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views of these prisms are laid in tablets of proper color, the idea that the view need not of necessity be colored, being first impressed upon the mind.
“The development of the form is now made by one pupil on a clay tablet before the class, others working on sand-paper, the latter omitting one square face. A little conversation on the uses of sand-paper leads the children to see that from this development we may make a matchscratcher.
“ They will suggest that a front of colored paper will improve the appearance of the object. They select a color, cut, and paste.”
The tendency toward expression through making, color, and drawing is also very strongly seen in the educational papers. Hardly a single number of an educational journal appears without a device for the schoolroom. The department of " Methods for the School-Room" is a necessity. The headings read, “ Unique Method in History,” “Graphic Story Telling,” “ Paper Cutting and Clay Modelling," "Modelling in Snow,” “Individual Moulding Boards,” “Illuminated Compositions,” “Graphic Physiology,” “ Production Maps,” “ Practical Work in Botany,” “ Illuminated History," “ Object Work in Arithmetic,” “Graphic History," “ Historic or Literary Pictures,” etc.
Thus it is seen that on all sides the movement in favor of concrete expression is rapidly growing. The problem at present seems to be how to develop the power of this expression in accordance with sound principles of teaching. The exhibit is extremely interesting as representing the growth of the movement, but it also shows the great need of provision for systematic instruction in making, drawing, and color. At present, these various means are used in the school-room almost universally, without ability on the part of the teachers to properly utilize them or to suggest improvement. But if students of normal schools could receive training in the principles and methods of using making, drawing, and color, what an influence and an impetus would be given to the use of these valuable educational means in all school work!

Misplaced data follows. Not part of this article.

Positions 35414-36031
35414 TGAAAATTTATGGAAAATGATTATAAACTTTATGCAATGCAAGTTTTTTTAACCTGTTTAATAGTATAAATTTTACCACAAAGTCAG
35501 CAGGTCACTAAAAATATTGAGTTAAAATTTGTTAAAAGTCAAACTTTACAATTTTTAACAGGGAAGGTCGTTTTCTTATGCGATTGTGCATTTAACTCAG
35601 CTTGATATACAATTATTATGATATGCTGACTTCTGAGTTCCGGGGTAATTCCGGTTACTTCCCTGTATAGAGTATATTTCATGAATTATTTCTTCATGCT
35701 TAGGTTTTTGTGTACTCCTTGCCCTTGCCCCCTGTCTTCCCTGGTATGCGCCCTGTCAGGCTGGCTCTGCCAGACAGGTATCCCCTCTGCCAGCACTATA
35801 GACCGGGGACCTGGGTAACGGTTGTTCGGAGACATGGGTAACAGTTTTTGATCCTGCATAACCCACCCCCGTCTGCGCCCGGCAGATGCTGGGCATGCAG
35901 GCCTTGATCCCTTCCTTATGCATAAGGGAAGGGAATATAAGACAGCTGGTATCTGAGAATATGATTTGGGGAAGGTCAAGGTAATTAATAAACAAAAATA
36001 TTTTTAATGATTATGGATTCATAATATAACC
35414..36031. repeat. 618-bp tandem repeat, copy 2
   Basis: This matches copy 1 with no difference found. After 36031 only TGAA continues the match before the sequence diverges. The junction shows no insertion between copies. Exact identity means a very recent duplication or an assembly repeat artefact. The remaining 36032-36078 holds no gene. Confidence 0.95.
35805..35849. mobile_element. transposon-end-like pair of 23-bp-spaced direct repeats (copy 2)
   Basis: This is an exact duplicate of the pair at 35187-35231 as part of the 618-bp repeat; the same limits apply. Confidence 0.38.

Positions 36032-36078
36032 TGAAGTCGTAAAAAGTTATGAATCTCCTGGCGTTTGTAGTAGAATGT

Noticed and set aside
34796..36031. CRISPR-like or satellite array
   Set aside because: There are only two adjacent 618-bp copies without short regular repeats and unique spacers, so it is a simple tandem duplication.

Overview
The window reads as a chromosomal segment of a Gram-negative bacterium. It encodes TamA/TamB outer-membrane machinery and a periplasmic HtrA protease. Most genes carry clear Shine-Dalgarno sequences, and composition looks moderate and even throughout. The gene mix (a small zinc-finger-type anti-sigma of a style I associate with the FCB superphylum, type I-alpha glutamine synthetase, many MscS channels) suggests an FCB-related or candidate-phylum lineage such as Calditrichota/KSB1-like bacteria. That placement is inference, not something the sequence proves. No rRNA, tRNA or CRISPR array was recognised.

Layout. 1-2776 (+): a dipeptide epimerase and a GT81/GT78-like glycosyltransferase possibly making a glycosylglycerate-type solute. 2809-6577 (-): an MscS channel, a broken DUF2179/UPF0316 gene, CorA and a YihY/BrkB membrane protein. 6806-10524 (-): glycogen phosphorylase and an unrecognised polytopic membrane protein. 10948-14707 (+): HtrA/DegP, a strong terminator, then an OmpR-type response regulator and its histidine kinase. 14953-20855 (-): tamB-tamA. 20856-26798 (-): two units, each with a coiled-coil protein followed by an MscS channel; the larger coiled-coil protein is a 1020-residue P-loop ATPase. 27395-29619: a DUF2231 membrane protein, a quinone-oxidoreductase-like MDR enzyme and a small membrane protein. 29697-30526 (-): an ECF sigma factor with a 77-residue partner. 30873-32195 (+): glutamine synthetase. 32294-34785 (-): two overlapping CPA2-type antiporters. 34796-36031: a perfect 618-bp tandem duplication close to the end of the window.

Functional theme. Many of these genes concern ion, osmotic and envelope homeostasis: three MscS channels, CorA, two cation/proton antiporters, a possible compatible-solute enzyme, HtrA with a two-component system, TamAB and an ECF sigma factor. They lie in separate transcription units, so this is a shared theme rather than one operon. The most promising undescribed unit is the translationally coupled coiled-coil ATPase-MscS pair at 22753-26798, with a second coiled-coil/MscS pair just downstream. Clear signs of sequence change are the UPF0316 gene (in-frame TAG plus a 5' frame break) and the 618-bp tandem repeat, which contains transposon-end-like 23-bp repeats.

The committee would say, in conclusion, that, in view of the eagerness with which these means are being adopted, it seems of very great importance that educators should turn their attention to the consideration of ways by which these means of expression can be made effective, and that strong efforts should be made in normal schools, not only to suggest and encourage the use of making, drawing, and color in other studies, but also to give students systematic training in them. The committee would therefore recommend the continuance of the inquiry.
MARY D. HICKS,
JULY 8, 1887.
*To the great regret of the other members, Mr. Anson K. Cross resigned from the committee on account of pressure of work at the Normal Art School,
DEPARTMENT OF MUSIC.
CHICAGO, ILL., July 13, 1887. The Department of Music of the National Educational Association met in Central Music Hall, at 2.30 P. M., the president of the department,
0. S. Westcott, of Chicago, in the chair.
President Westcott delivered the opening address of the session ; subject : “What Has Been Done in the Public Schools for and with Vocal Music?"
The next address was by Gen. Thomas J. Morgan, principal of the Rhode Island State Normal School ; subject : "Shall the State Teach Music?” Mr. Frederick W. Root, of Chicago, followed Gen. Morgan with a paper upoa “Voice Training and Singing,” illustrating his paper with exercis 33 anl songs ren lerel by a chorus of pupils trained by himself, and assisted by Mr. S. A. Baldwin, organist, and Mr. Herbert Hutchins, cornetist.
The discussion of papers was postponed until the next session.
President Westcott appointed Supt. L. C. Lord, of St. Peter, Minn, H. E. Holt, of Boston, and 0. B. Blackman, of Chicago, a committee on nominations to present a list of officers for the ensuing year.
The department then adjourned.
Chicago, ILL., July 14, 1887. The department met pursuant to adjournment at 2.30 P. M., President Westcott in the chair. Paper: “ The Educational Value of the Tonic Sol Fa System,” by Daniel Bachelor, Philadelphia. It was discussed briefly by H. S. Perkins, of Chicago, N. Coe Stewart, of Cleveland, and H. E. Holt, of Boston.
Mr. Blackman, of Chicago, discussing Mr. Bachelor's paper, presented the following objections to the Tonic Sol Fa system of instruction :--1. As a notation, because we already have one in use universally. 2. Because it is an imperfect notation, in that it does not adequately represent pitch. 3. Because what of absolute pitch it does teach comes afterwards from the relation, which is scientifically wrong side up"—the cart before the horse. 4.
4. Because, beginning